Hi! Welcome to my 100 Days of Beer project where I’ll be chronicling a fact about beer styles and stories of beer history until December 25, 2018. If there’s a topic you want to know more about, let me know @beerswithmandy. Day 4/100
Writing about Duvel yesterday, I got so many suggestions for trying Belgian Tripels. While I do love the style (serve me a Tripel Karmeliet any day!), for my tastes Tripels will always be inferior because the aspects that differentiate the style.
If you’re trying to memorize the difference in the style (I see you future Cicerone!) you can just remember four main things about the two styles.
Tripels are darker in color, heavier in body/mouthfeel, more phelonic aroma, and have less alcohol.
Belgian Golden Strongs are lighter in color, lighter in mouthfeel, more ester-y aroma, and have more alcohol.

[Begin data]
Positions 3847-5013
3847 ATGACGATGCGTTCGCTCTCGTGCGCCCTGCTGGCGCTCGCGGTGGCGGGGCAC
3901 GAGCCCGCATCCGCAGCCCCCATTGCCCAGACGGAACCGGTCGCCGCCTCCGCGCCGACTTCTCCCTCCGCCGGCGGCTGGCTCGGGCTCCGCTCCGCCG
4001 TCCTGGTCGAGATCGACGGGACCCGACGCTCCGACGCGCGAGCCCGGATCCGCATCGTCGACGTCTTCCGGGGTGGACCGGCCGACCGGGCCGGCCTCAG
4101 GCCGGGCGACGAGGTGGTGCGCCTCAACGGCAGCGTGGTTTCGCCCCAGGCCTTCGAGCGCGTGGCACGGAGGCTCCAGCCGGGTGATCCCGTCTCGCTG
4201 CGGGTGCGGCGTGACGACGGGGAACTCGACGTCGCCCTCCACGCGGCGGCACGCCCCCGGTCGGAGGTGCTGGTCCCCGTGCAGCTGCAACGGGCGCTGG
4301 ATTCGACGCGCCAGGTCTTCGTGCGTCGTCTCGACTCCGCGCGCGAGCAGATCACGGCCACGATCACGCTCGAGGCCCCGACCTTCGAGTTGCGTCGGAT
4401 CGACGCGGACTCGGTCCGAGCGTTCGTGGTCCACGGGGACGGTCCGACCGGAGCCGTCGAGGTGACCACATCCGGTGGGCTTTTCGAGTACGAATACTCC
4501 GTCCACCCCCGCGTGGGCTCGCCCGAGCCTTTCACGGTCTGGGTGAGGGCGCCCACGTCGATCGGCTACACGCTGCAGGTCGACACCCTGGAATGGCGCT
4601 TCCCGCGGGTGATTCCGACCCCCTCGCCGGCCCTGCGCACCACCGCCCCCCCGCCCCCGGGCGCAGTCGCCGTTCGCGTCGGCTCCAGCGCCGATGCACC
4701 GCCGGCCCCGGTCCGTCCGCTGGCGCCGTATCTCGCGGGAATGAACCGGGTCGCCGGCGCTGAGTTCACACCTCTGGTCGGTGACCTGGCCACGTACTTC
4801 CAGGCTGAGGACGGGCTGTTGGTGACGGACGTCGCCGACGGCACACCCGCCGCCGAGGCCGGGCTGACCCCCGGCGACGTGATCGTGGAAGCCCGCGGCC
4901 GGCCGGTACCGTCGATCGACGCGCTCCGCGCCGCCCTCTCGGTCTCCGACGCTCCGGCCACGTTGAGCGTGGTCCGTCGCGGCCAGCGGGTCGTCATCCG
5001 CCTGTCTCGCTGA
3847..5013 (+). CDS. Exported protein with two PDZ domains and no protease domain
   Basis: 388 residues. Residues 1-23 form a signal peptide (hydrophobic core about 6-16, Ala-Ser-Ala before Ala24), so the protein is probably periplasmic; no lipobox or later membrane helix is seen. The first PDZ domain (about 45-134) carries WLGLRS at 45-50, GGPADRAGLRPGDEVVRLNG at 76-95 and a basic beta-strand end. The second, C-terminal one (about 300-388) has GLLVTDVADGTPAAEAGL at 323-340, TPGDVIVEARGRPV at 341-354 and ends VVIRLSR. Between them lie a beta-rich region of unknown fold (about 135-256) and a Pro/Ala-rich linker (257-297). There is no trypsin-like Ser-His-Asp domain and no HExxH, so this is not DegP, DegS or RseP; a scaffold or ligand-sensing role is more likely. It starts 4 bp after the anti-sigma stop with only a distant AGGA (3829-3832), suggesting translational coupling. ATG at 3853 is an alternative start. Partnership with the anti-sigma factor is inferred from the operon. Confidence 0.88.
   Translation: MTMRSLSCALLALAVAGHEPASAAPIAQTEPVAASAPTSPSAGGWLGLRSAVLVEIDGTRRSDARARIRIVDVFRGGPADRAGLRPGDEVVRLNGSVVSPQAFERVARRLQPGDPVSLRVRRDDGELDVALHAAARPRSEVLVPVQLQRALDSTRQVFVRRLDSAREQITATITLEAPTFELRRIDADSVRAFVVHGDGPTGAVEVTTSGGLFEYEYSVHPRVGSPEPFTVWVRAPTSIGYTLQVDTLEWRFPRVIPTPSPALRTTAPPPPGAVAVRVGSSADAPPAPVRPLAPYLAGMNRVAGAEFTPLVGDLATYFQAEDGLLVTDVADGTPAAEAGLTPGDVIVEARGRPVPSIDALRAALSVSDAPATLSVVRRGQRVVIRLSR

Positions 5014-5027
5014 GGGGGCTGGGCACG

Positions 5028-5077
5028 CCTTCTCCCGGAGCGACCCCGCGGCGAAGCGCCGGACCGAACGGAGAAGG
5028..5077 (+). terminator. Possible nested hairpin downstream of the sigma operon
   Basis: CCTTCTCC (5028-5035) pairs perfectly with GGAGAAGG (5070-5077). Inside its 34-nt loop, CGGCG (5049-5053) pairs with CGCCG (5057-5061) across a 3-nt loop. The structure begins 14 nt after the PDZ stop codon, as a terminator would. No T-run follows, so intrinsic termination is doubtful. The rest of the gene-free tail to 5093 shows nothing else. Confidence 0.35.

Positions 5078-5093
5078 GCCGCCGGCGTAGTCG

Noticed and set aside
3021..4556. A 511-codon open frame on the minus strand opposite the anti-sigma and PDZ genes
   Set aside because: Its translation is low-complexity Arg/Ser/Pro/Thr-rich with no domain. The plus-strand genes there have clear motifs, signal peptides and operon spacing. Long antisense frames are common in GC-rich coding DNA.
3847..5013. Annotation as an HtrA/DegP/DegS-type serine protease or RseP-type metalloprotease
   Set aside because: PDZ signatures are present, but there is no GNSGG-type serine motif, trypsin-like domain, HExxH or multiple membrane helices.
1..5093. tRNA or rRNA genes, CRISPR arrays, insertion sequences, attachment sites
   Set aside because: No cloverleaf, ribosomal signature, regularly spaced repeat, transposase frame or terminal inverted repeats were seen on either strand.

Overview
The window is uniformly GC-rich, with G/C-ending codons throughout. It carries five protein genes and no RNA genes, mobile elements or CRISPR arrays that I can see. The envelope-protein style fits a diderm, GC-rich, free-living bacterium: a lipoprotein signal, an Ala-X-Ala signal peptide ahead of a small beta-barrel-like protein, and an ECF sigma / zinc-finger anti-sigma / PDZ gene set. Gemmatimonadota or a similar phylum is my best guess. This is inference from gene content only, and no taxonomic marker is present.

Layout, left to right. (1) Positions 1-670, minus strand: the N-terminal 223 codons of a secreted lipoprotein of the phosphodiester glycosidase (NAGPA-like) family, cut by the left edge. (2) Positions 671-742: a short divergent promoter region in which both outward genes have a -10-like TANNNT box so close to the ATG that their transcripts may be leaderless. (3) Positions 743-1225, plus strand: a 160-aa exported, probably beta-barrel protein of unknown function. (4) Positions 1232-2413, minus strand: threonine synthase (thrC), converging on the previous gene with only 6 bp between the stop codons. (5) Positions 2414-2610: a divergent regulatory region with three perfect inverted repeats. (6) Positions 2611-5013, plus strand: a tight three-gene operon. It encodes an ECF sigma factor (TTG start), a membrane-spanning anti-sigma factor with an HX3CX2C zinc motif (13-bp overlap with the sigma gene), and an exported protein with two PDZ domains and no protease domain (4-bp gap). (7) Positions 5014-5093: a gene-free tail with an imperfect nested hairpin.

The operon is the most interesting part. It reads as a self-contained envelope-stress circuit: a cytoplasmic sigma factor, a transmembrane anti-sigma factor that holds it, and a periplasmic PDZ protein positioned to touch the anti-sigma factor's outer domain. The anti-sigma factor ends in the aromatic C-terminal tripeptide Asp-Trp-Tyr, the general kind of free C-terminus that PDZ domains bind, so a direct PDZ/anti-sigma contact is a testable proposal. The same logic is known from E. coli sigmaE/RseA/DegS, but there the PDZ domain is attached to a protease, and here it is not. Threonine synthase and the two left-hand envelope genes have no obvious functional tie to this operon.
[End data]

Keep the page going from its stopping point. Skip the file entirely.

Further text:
The spicy phenols in a Tripel are slightly more prominent than the fruity esters in the aroma. While the Belgian golden strong is the opposite, with slightly fruity esters just edging out spiciness.
Everything else about the styles is almost identical, a thick white head, good clarity, roughly 20-40 IBUs, I could go on.
The easiest way to identify a Belgian golden strong is an active pillar of carbonation from the bottom of the glass to the head. When identifying a Tripel, a slighly chewy mouthfeel and a flavor that approaches sweetness are the tell tale signs.